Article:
1. Caroline is interested in determining how squirrels find the caches of nuts they buried several months earlier. She watches the squirrels in a park and notices that they tend to bury food near landmarks, such as trees or benches. She predicts that moving these landmarks after the squirrels have buried their food will prevent them from finding it later on, and designs an experiment to test her prediction. Caroline’s approach is an example of A) pseudoscience.
B) the scientific method.
C) the psychoanalytic model.
D) the biopsychological model.
2. The term pseudoscience refers to
A) the scientific study of psychology and related phenomena.
B) hypotheses that have been rejected through observation and testing.
C) ideas that are presented as science but in fact do not use the basic principles of scientific thinking procedure.
D) the belief that the mind is separate from the body.
3. When a psychologist uses the term scientific theory, he or she is referring to something that A) is guaranteed to be true.
B) explains a wide range of observations.
C) is no more or less plausible than any other theory.
D) is an educated guess.
4. Lidia gives a talk at a psychology conference in which she presents her new theory about the causes of autism. At one point, an audience member interrupts and says “but that’s just your theory.” What is the problem with this statement? A) A theory is not the same thing as an opinion or belief.
B) If Lidia is presenting the theory at a psychology conference it must be true. C) If most of the psychologists in the audience agree with Lidia, then the theory is likely to be true. D) The audience member should have used the term hypothesis, not theory.
5. Dr. Preston is a psychologist studying why some people develop depression, while others do not. She realizes that the reasons are probably complicated, and include factors such as genetics, brain chemistry, how individuals might experience events differently, and how family members and others influence each other. Dr. Preston’s approach is an example of A) pseudoscience.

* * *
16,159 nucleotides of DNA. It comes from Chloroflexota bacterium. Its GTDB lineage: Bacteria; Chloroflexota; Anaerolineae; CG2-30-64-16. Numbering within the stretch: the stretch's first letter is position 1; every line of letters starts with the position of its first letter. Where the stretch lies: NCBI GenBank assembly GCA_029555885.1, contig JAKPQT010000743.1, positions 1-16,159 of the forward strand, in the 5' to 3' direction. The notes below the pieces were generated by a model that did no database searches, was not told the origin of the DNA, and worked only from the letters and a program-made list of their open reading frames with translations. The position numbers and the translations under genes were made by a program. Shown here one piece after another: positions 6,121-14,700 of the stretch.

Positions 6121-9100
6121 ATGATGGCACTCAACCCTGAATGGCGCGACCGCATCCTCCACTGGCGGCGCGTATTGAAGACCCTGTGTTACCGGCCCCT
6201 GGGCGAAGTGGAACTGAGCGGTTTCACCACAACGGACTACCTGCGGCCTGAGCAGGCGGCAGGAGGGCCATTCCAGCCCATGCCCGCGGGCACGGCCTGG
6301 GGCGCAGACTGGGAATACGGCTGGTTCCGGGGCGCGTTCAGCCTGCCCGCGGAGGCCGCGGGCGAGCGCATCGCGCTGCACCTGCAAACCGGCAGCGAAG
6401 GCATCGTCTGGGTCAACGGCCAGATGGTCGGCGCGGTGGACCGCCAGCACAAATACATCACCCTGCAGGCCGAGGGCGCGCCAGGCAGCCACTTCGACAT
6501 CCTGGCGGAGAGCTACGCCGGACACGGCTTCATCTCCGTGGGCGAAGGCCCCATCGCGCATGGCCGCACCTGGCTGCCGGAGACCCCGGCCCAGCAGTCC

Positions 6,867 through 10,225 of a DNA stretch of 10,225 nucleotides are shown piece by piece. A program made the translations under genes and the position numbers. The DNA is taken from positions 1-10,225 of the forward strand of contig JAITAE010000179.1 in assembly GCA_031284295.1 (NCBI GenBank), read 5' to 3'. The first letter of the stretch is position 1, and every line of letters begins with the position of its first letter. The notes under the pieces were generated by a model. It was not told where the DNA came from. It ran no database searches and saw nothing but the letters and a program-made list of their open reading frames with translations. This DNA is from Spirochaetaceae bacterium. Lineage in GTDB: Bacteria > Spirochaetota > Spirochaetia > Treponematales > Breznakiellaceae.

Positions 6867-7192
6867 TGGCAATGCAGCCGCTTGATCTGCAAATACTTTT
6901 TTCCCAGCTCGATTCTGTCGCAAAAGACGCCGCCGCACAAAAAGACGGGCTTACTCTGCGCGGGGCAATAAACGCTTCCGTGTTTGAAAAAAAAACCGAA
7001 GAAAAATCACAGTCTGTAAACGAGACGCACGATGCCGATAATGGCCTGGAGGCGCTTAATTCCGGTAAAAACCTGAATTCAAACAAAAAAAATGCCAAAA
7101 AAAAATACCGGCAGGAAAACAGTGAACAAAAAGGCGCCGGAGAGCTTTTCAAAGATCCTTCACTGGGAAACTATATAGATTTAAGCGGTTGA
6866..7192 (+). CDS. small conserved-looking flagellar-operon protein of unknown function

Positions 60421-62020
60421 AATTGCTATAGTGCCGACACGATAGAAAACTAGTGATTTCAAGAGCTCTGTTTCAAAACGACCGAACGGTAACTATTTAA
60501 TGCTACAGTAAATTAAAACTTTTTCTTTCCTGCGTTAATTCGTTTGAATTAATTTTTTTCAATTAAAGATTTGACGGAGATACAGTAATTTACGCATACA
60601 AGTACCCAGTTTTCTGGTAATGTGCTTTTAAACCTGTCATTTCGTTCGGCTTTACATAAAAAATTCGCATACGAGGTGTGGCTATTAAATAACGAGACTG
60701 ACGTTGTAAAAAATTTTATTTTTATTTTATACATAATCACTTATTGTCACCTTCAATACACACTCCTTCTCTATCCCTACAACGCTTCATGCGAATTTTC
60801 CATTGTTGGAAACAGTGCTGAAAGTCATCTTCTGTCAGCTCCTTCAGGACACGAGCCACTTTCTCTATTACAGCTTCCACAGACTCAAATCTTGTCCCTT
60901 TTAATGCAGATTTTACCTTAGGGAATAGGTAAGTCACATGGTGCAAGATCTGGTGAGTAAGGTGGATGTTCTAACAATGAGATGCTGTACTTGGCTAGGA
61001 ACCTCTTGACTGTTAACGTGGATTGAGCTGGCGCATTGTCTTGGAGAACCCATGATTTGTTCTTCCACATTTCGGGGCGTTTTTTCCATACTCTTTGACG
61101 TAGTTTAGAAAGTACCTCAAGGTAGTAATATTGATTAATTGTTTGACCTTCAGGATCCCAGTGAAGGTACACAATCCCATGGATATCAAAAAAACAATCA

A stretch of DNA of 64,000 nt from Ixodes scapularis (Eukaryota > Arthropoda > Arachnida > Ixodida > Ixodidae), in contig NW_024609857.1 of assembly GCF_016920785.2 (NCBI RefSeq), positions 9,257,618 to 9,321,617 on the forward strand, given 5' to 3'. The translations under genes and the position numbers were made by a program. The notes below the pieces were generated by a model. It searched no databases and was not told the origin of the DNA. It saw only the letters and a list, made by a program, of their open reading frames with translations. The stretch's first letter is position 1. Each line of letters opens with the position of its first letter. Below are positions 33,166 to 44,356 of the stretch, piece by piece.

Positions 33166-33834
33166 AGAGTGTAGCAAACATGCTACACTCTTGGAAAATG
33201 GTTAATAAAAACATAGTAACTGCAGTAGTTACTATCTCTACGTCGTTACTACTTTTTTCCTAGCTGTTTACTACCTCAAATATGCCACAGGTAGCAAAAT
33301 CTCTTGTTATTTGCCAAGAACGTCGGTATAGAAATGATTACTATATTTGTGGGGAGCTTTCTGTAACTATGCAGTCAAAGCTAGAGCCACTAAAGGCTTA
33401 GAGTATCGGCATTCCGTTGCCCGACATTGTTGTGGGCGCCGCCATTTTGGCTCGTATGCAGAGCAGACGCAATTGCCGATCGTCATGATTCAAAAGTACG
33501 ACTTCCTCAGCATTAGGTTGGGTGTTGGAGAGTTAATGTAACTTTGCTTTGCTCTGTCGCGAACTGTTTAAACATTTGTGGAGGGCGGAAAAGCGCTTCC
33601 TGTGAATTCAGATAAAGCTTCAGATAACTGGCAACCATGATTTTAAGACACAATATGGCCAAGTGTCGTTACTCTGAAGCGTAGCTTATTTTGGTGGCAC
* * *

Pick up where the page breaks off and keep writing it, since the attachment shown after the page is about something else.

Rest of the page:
B) the biopyschosocial model.
C) the psychoanalytic model.
D) gestalt psychology.
6. Which of the following is true about the concept of scientific literacy? A) Only trained scientists are considered scientifically literate. B) Scientific literacy is the ability to answer basic science questions without looking it up. C) A person who can understand, analyze, and apply scientific information is demonstrating scientific literacy. D) Knowledge of scientific terminology is the most important part of scientific literacy.
7. Which of the following is the best conclusion to draw from the massing versus spacing experiment discussed in the textbook? A) Massing is better than spacing for all types of learning. B) Massing is better than spacing for studying vocabulary.
C) Spacing is better than massing for all types of learning. D) Spacing is better than massing for studying vocabulary.
8. As a critical thinker, what habit is most likely to keep you from basing your conclusions on poor research? A) examine assumptions and biases
B) examine the nature and source of the evidence
C) tolerate ambiguity
D) avoid overly emotional thinking
9. Which of the following questions represents the concept of empiricism? A) Would Martin Luther King, Jr., have been a good president? B) What is the meaning of life?
C) Was the Civil War necessary?
D) Is there life on other planets?
10. According to the authors of the textbook, what is a key reason why psychology took almost 300 years longer than physics, biology, and chemistry to become scientific? A) Early scientific methodology was too primitive to use to study the mind. B) Laws were passed in the 1600s that made studying the mind illegal. C) Few people were interested in the mind and behavior prior to...
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